For the next few years, they were rarely without a Top 10 pop hit. Among them were All I Have to Do Is Dream in 1957, Bird Dog and Devoted to You in 1958, (Till) I Kissed You in 1959, and, in 1960, Let It Be Me, Cathy’s Clown (written by Don and Phil Everly) and When Will I Be Loved.
Their hit-making streak ended in the United States in the early 1960s, lasting slightly longer in Britain. But they continued to tour and make albums, notably the 1968 Roots, a thoughtful foray into country-rock that included a snippet of a 1952 Everly family radio show. They had a summer variety series on CBS in 1970.
But the brothers were growing estranged. In 1973, at a concert in California, Phil smashed his guitar and walked offstage, and Don announced the duo’s breakup. They recorded solo albums for the next decade before reuniting in 1983, with a concert at the Royal Albert Hall in London that was filmed as a documentary. They returned to the studio for a 1984 album, EB84, that was produced by the British pub-rocker Dave Edmunds and included a song written for the Everlys by Paul McCartney; they made two more studio albums in the 1980s.
Among musicians, the Everlys had generations of admirers. The Beatles included Everly Brothers songs in their live sets and modelled the vocal harmonies of Please Please Me on Cathy’s Clown. The Beach Boys recorded the Everlys’ song Devoted to You. Ms. Ronstadt had a Top 10 hit with When Will I Be Loved in 1975. On his four-album set These Days in 2006, country songwriter Vince Gill recorded a duet with Phil Everly, Sweet Little Corinna.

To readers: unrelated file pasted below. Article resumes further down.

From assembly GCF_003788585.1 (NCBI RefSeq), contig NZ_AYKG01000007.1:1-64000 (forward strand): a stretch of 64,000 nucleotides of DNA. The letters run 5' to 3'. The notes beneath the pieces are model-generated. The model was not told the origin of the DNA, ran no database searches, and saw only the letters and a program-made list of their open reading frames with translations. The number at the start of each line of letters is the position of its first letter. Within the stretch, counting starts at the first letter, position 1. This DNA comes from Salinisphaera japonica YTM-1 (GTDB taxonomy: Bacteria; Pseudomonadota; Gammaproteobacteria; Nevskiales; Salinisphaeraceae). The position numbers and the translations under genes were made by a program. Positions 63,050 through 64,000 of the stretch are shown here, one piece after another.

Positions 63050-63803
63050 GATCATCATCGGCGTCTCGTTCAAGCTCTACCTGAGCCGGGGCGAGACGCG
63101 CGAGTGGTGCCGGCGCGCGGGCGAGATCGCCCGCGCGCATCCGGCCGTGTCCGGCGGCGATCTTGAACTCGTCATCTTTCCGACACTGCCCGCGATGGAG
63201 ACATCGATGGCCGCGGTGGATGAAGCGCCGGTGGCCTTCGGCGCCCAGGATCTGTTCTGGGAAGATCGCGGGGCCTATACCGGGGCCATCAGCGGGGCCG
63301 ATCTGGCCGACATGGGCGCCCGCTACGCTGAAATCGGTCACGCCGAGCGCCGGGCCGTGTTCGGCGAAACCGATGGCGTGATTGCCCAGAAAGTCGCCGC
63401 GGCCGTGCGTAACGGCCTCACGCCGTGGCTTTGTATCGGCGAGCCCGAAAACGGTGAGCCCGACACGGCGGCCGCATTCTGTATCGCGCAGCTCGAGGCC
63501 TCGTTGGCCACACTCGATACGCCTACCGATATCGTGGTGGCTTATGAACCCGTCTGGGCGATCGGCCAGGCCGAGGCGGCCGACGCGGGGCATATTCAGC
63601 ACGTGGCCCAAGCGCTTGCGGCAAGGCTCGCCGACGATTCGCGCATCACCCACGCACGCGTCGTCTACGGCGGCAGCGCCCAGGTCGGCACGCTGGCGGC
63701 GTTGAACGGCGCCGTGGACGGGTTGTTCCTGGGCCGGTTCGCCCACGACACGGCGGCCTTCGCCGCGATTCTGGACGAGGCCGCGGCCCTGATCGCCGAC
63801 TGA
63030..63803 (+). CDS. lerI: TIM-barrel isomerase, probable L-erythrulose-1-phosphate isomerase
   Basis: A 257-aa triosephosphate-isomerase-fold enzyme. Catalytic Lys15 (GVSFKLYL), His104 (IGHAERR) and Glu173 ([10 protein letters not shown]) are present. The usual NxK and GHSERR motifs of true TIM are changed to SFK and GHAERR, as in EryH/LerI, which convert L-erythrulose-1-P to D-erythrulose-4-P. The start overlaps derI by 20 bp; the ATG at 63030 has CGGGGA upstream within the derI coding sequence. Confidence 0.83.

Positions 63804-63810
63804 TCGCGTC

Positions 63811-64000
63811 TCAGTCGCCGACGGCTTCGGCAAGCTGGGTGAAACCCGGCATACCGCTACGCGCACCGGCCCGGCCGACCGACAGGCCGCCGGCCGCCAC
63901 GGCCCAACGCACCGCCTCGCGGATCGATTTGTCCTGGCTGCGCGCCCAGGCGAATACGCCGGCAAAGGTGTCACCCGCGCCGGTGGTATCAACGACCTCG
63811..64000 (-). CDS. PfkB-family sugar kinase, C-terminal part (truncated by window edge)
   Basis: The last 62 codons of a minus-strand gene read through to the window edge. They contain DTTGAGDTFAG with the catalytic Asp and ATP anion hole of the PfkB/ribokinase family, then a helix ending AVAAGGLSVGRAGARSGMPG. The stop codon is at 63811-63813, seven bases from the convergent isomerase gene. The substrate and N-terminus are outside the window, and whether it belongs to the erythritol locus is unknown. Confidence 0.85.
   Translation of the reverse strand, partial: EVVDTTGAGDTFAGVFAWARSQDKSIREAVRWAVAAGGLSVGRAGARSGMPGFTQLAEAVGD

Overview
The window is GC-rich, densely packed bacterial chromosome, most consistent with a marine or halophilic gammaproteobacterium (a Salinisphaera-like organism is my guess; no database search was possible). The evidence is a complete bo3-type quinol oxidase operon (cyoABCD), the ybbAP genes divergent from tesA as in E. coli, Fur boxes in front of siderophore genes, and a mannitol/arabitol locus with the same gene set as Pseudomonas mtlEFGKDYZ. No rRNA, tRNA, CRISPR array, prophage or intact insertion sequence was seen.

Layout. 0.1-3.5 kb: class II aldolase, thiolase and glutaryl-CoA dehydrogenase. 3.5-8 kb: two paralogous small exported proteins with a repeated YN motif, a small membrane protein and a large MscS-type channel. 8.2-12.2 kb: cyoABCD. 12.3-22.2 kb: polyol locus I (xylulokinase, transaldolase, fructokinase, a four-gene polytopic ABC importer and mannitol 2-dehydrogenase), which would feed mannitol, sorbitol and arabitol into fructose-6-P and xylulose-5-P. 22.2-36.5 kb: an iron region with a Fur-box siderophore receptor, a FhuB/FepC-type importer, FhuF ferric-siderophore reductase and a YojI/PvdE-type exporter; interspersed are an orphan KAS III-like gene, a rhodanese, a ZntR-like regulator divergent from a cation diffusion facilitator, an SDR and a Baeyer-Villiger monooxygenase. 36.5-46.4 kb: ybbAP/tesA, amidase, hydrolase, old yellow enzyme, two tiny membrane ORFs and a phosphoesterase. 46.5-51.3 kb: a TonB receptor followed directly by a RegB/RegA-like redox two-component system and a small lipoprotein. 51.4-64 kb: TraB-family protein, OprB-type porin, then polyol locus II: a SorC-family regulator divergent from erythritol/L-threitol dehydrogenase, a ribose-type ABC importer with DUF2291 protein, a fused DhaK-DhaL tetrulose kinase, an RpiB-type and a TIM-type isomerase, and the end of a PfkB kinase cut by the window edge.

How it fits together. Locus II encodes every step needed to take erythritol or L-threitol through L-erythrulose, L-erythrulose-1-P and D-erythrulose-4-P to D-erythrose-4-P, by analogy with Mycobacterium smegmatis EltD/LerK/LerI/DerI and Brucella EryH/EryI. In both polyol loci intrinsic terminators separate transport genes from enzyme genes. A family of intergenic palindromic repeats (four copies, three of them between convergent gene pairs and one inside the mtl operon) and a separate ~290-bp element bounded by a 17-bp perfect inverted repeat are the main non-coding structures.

Simon and Garfunkel included Bye Bye Love on their Bridge Over Troubled Water album, and years later brought together the Everly Brothers to be their opening act for their 2003 “Old Friends” tour.
“I loved them both,” Mr. Simon wrote in his e-mail. “Phil was outgoing, gregarious and very funny. Don is quiet and introspective. When Simon and Garfunkel toured with the Everlys in 2003, Art and I would take the opportunity to learn about the roots of rock and roll from these two great historians. It was a pleasure to spend time in their company.”
The Everly Brothers played their last headlining tour in 2005 in Britain. They were also heard together on a 2010 album by Don’s son, Edan Everly, in a dark song about child stardom called Old Hollywood.
In 2013, younger musicians released two albums of Everly Brothers songs: What the Brothers Sang by Dawn McCarthy and Bonnie Prince Billy (the indie rocker Will Oldham), and Foreverly by Norah Jones and Billie Joe Armstrong of Green Day, a remake of every song on Songs Our Daddy Taught Us.
“The Everly Brothers go way back far as I can remember hearing music. Those harmonies live on forever,” Mr. Armstrong posted on Twitter.
Phil Everly leaves his brother, and their mother, Margaret Everly; his wife, Patti; his sons, Jason and Chris; and two granddaughters.
“I always thought I’d be the one to go first,” Don Everly wrote in a statement to the Associated Press. “The world might be mourning an Everly Brother, but I’m mourning my brother Phil.”